Middleware is software that connects other software together. The name makes its meaning obvious: software that sits in the middle. This is shown in the diagram below.
As shown in figure 1, software Application 1 can connect directly to software Application 2. Connecting Application 1 and Application 2 directly is called point to point integration. Or Application1 and Application 2 can be connected together via middleware. Integration using a middleware is shown in Figure 2.
If Application 1 and Application 2 can connect directly with each other, why is middleware needed at all ? The answer has to do with creating reliable and long-lived designs and architectures.
Why do we need connection between applications(apps) ? So that they can communicate with each other. This communication normally happens using messages. A message is a unit of communication between apps. Messages can be exchanged in either direction over a connection.
Let us take an example: Integration between CRM(Customer Relationship Management) and Billing in a Telecom scenario. The CRM app stores all the customer information: his address, contact details, his interactions with the customer service rep. etc. Now suppose the customer service rep(CSR) using the CRM needs to look at a customer’s bill payment history ? The CSR will need to get this information from the Billing system. This is where integration is useful. If the CRM app is connected to the Billing app, the CRM app can fetch the customer’s billing history from the Billing System and show it to the customer service rep(CSR).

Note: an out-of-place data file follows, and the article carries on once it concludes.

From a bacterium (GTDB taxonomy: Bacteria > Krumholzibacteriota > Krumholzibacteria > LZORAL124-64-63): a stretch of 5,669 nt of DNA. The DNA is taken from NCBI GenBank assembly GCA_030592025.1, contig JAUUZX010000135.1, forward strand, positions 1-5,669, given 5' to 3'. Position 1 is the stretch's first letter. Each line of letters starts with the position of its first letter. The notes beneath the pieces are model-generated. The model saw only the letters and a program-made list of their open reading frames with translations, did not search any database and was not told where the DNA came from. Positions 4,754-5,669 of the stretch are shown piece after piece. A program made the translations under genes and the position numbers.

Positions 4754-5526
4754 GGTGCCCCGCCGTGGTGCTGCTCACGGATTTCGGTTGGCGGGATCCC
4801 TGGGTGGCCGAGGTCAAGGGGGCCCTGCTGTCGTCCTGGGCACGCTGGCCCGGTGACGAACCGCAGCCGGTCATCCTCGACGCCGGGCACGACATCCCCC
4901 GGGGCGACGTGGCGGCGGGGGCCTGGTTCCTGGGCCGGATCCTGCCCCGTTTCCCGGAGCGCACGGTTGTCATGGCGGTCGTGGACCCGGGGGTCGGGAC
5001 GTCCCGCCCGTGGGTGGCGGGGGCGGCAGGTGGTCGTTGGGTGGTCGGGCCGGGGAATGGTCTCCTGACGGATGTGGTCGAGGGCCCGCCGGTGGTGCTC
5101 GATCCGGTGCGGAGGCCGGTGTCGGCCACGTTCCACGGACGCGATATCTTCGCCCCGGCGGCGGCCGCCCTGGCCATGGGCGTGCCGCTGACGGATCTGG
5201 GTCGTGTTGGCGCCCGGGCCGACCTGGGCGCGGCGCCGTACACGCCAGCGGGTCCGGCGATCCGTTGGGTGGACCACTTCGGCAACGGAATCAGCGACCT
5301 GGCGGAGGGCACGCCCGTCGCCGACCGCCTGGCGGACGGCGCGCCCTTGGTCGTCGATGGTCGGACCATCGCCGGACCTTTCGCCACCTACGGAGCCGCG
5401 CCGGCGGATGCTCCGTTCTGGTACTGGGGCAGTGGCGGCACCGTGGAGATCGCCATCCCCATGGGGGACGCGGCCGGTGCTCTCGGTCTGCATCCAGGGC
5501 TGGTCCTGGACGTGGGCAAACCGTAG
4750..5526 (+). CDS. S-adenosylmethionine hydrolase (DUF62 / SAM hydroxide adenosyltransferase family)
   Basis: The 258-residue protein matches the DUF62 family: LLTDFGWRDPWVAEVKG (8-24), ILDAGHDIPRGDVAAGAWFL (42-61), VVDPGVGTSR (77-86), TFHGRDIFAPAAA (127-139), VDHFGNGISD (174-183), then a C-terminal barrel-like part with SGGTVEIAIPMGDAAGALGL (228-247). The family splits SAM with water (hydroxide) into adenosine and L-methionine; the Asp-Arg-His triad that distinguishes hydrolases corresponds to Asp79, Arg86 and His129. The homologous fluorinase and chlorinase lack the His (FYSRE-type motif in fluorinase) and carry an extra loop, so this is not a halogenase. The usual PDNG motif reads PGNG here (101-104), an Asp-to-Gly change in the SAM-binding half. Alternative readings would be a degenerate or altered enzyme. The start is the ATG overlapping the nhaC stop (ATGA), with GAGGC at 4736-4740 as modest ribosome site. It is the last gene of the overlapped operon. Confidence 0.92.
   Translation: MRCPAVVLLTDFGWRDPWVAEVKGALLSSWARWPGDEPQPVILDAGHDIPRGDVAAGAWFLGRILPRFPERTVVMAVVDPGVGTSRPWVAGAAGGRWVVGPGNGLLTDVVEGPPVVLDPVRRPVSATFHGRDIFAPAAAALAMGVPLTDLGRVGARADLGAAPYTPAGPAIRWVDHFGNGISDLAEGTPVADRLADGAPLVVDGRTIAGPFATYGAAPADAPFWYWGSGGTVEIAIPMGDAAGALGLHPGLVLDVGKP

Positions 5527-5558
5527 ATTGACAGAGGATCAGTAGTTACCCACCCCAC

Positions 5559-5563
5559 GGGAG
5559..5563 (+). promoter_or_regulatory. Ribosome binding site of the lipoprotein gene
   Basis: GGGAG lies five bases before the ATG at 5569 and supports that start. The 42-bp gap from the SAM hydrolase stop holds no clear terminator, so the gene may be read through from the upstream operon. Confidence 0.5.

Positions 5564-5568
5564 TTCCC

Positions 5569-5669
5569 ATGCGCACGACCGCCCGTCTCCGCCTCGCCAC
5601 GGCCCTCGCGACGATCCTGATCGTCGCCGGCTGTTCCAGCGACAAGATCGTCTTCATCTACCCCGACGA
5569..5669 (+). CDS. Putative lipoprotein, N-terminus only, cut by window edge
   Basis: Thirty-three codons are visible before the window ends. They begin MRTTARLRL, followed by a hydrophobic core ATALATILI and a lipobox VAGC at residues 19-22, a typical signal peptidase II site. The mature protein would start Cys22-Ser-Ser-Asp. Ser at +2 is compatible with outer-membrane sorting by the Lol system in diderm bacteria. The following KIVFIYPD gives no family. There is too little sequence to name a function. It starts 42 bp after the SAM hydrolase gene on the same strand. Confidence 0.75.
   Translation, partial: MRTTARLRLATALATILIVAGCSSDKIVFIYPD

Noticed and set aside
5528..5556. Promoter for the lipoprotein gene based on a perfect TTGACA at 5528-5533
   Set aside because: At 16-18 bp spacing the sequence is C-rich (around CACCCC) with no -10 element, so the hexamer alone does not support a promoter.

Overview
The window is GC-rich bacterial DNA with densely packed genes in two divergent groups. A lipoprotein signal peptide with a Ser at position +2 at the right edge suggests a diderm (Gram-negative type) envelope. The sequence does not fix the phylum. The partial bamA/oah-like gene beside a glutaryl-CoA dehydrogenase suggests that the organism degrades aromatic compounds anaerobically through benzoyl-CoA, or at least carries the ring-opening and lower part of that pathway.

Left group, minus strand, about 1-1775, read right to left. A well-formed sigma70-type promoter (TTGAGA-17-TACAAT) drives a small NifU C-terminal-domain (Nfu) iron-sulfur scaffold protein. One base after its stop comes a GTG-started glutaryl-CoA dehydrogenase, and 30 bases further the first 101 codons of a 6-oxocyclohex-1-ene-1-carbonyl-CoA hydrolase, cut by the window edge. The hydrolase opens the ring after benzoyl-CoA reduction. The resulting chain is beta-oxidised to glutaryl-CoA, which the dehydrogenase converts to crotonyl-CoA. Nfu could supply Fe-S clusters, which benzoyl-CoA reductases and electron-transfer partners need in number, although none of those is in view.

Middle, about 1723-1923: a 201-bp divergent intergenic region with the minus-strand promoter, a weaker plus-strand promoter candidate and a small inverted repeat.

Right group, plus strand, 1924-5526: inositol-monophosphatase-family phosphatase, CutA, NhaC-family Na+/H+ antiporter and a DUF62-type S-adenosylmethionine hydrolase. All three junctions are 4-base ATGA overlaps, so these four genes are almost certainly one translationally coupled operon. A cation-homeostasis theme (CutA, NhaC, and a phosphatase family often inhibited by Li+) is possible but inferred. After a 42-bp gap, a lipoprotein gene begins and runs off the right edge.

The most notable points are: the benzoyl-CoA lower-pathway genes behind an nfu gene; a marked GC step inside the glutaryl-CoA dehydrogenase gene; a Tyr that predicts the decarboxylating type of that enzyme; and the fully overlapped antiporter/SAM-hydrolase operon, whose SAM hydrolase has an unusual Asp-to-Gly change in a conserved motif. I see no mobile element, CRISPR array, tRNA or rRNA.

If there is no connection between the CRM and the Billing apps, the CSR will have to log in to the Billing System and get the billing history of the customer. This may sound simple: why doesn’t the CRS just log into the Billing app ? Consider that the CSR now wants to get some details of the customer’s phone call. These details are not available in the Billing app. The CSR will then need to log into yet another application. The need for integration increases as the number of application in the technology landscape increases. Diagrams 3 and 4 compare the differences in complexity when we integrate a large number of apps.
Challenges in integration and how middleware helps:
|Integration challenge||How middleware helps|
|Message reliability||Messages can be persisted at the middleware layer, to avoid loss of messages|
|Application availability||Even if the receiving app is not available the middleware can persist the message and deliver it later|
|Orchestrating multi-step integrations||Only possible in middleware based integrations|
|Impedance matching: matching the speeds of the sending and receiving apps||If the sending app is too fast, the middleware can: 1) persist the messages till the receiver is ready 2) throttle the sending application|
|Handle too many message formats and message transformations. If there are N apps, we need N2-N transformations, and (N2-N)/2 connections||If there are N apps, we need only 2N transformations and N connections. This makes design and development much simpler, thus reducing costs.|
|Handling heavy message load||Middleware can be clustered and load balanced based on the expected load|
|Understand the function of the apps’ exposed interfaces||Needs to be done only for the first integration with that app. For point to point integration, we have to do this each new integration with that app.|